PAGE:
HERA (particle accelerator)

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For other uses, see Hera (disambiguation).
A small segment of the HERA tunnel. The proton beam is travelling in the large vacuum tube in the middle to the right, the electron beam tube is below that.

HERA (German: Hadron-Elektron-Ringanlage, English: Hadron-Electron Ring Accelerator) was a particle accelerator at DESY in Hamburg. It began operating in 1992. At HERA, electrons or positrons were collided with protons at a center of mass energy of 318 GeV. It was the only lepton-proton collider in the world while operating. Also, it was on the energy frontier in certain regions of the kinematic range. HERA was closed down on 30 June 2007.[1][2]

The HERA tunnel is located under the DESY site and the nearby Volkspark around 15 to 30 m underground and has a circumference of 6.3 km. Leptons and protons were stored in two independent storage rings on top of each other inside this tunnel. There are four interaction regions, which were used by the experiments H1, ZEUS, HERMES and HERA-B. All these experiments were particle detectors.

Leptons (electrons or positrons) were pre-accelerated to 450 MeV in the linear accelerator LINAC-II. From there they were injected into the storage ring DESY-II and accelerated further to 7.5 GeV before their transfer into PETRA, where they were accelerated to 14 GeV. Finally they were injected into their storage ring in the HERA tunnel and reached a final energy of 27.5 GeV. This storage ring was equipped with warm (non-superconducting) magnets keeping the leptons on their circular track by a magnetic field of 0.17 Tesla.

Protons were obtained from originally negatively charged hydrogen ions and pre-accelerated to 50 MeV in a linear accelerator. They were then injected into the proton synchrotron DESY-III and accelerated further to 7 GeV. Then they were transferred to PETRA where they were accelerated to 40 GeV. Finally, they were injected into their storage ring in the HERA tunnel and reached their final energy of 920 GeV. The proton storage ring used superconducting magnets to keep the protons on track.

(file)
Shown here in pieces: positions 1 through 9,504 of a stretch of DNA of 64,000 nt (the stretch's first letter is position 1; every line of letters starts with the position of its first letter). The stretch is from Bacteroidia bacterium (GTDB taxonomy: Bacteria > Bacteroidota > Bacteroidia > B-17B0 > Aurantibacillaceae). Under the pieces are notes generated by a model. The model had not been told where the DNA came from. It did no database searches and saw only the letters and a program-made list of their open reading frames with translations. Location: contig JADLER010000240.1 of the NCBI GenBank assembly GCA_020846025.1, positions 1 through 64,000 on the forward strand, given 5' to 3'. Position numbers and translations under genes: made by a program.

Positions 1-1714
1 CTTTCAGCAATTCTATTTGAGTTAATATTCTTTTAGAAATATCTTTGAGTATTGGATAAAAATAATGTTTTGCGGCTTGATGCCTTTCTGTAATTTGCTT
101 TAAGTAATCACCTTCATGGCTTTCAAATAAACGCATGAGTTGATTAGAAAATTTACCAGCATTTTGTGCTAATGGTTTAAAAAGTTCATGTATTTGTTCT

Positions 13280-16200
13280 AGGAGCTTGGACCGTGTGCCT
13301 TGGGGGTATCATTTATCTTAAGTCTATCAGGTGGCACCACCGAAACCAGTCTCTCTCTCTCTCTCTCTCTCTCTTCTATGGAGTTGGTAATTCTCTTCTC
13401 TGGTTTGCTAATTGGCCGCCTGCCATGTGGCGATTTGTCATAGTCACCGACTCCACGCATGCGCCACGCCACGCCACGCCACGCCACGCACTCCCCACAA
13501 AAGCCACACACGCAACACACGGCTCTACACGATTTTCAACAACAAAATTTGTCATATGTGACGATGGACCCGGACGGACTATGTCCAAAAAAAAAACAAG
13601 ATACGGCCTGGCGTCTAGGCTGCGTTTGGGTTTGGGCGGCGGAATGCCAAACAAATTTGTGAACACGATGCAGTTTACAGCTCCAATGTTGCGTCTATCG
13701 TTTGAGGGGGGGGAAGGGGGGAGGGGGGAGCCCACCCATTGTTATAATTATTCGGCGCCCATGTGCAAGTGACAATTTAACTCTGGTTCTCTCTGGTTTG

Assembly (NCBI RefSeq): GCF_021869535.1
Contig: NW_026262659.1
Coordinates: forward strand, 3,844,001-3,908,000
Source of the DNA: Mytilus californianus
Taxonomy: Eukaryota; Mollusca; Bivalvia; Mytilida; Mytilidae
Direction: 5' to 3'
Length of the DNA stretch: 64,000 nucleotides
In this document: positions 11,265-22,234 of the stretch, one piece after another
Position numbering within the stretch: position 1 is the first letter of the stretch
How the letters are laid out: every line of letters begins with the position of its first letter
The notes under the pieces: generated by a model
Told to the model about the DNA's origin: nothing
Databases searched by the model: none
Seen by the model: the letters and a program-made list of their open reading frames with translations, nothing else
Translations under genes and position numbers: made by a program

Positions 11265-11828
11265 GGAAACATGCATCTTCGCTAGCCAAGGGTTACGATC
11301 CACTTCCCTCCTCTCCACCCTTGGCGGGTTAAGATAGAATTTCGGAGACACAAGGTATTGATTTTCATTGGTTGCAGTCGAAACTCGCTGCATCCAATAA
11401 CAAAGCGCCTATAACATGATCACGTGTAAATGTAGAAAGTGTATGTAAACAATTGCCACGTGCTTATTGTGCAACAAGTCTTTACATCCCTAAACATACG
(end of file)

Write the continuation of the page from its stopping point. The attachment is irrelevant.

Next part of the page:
The lepton beam in HERA became naturally transversely polarised through the Sokolov-Ternov effect. The characteristic build-up time expected for the HERA accelerator was approximately 40 minutes. Spin rotators on either side of the experiments changed the transverse polarisation of the beam into longitudinal polarisation. The positron beam polarisation was measured using two independent polarimeters, the transverse polarimeter (TPOL) and the longitudinal polarimeter (LPOL). Both devices exploit the spin-dependent cross section for Compton scattering of circularly polarised photons off positrons to measure the beam polarisation. The transverse polarimeter was upgraded in 2001 to provide a fast measurement for every positron bunch, and position-sensitive silicon strip and scintillating-fibre detectors were added to investigate systematic effects.

On 30 June 2007 at 11:23 pm, HERA was shut down,[2] and dismantling of the four experiments started. HERA's main pre-accelerator PETRA was converted into a synchrotron radiation source, operating under the name PETRA-III since August 2010.

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  1. ^ Harris, David (September 2007). "The end of the HERA era". Symmetry Magazine. 04 (07). Retrieved 10 November 2011. 
  2. ^ a b Warmbein, Barbara (21 August 2007). "End of an era: HERA Switches off". CERN Courier (47). Retrieved 10 November 2011. 

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